A.P. and Y.Z. traveled to CHA Fertility in January 2018, according to the lawsuit.

Y.Z. produced sperm, while A.P. took on a regimented schedule for the growth of her eggs. She returned to the center the following month for egg retrieval. The couple claims that they paid more than $100,000 for facility fees, medication, laboratory expenses, travel and other costs.

In February 2018, a set of embryos was formed and tested, showing that five had complete sets of chromosomes. Clinic staff froze the embryos for preservation, as court records document. A.P. proceeded to follow a protocol for undergoing in vitro fertilization, which included submitting to testing and consuming medications and prenatal vitamins.

Last summer, she returned to the fertility clinic for embryo transfer, using one of the female embryos formed in February. But she didn’t become pregnant.

The couple tried again the following month, working with medical providers at the clinic who said they would thaw two more female embryos for transfer, according to the legal claim.

A.P. learned from her OB/GYN last September that she was pregnant with twins. She and her husband were “ecstatic,” the lawsuit states.

Then, questions arose. When sonograms were taken at three and five months, the couple learned that two boys were on the way. This news was at odds with what doctors at the clinic had told them — that there was only one male embryo in the set, and that it had not been among those used in the transfer.

According to the lawsuit, the couple raised the findings with clinic doctors, who told them the sonogram result was “not accurate and that it was not a definitive test.” One of the doctors said his own wife had been informed, based on a sonogram, that she would be having a boy only to give birth ultimately to a girl, the lawsuit asserts.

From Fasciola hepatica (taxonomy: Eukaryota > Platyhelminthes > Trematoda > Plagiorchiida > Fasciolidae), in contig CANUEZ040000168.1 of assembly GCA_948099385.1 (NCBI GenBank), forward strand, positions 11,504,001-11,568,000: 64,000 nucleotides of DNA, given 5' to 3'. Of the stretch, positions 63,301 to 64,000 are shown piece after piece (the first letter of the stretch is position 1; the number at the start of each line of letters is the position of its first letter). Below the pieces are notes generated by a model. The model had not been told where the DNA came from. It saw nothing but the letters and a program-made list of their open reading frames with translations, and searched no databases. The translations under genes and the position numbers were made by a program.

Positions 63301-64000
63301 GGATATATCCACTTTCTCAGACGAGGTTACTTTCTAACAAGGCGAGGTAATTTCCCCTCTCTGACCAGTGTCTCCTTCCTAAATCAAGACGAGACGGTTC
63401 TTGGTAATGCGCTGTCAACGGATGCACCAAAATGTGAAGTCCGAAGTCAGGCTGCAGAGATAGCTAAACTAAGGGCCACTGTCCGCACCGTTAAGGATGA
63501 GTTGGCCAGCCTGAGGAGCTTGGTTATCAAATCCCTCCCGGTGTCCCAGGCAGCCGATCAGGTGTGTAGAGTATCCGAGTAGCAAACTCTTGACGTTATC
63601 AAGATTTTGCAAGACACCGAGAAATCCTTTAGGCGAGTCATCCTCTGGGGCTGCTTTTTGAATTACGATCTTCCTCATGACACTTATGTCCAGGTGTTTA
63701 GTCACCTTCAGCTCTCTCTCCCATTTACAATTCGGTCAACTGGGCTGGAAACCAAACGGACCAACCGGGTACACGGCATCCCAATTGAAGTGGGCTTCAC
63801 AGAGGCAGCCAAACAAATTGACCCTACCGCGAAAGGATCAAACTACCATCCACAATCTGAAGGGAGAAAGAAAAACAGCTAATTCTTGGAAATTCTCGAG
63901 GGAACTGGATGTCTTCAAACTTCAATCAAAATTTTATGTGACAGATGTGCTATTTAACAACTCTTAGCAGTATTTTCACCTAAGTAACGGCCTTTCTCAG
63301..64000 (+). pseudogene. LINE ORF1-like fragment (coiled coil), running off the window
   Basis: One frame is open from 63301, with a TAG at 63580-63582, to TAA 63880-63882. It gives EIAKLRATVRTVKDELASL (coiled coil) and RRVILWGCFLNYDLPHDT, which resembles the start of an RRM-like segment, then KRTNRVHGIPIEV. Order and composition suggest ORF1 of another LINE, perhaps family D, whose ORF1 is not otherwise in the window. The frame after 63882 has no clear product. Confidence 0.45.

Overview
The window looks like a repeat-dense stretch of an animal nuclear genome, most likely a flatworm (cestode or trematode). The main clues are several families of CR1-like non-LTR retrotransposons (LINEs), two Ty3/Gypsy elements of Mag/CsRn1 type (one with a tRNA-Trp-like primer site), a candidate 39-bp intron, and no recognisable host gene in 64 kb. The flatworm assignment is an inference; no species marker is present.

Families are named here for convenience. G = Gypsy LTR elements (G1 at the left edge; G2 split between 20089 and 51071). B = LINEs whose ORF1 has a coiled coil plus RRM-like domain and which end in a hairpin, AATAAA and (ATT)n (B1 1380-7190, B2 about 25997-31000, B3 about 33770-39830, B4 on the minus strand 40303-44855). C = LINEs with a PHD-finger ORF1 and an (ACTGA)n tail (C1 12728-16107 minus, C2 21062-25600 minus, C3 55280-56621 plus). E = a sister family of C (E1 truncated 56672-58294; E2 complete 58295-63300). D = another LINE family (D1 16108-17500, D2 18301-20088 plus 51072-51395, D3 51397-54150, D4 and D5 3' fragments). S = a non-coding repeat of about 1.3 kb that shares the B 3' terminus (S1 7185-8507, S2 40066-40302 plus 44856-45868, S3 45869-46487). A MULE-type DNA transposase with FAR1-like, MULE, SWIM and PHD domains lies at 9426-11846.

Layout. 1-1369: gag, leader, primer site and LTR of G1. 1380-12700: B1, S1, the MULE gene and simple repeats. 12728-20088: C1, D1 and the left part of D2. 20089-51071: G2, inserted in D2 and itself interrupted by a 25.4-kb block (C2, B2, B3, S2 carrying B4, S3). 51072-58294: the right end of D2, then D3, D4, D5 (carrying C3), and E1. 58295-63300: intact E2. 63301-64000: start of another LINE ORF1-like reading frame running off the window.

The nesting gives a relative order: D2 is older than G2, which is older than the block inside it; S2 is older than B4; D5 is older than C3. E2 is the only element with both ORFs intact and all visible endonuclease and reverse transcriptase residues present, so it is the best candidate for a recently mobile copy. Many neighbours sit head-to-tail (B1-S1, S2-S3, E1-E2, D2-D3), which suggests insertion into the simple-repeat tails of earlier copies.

In March, A.P. gave birth to male twins in a hospital in New York. Neither was Asian.

DNA testing confirmed that neither member of the couple was related to the newborns. The results further showed that the newborns were not related to each other.

“Plaintiffs were required to relinquish custody of Baby A and Baby B, thus suffering the loss of two children,” according to their claim. “Plaintiffs have suffered significant and permanent emotional injuries for which they will not recover.” It further asserts that A.P., who carried the babies, suffered “physical and emotional injuries.”

The lawsuit doesn’t speculate about how the transfer went wrong but accuses experts at the fertility clinic of trying to conceal the alleged error from the aspiring parents. It claims that the clinic contacted two other couples who enlisted CHA’s services, determining that they were the rightful parents of the two babies.

As for what happened to their original embryos, the lawsuit claims that the clinic’s doctors have left the couple in the dark.

Faulty embryo transfers have led to lawsuits against fertility clinics in the past, including one this spring targeting a now-defunct facility in Trumbull, Conn. In a markedly different scenario, a New York mother last fall actively sought to trade a female embryo she had preserved for a male version, saying she wanted to give her son a brother.

A trade was not the expectation — and certainly not the intention — of the couple from Queens.

In addition to medical malpractice and negligence, their lawsuit against the Los Angeles clinic alleges intentional infliction of emotional distress, reckless and wanton misconduct, breach of contract, battery and other wrongdoing.

The claim describes the conduct of the clinic and its leaders as “extreme and outrageous.”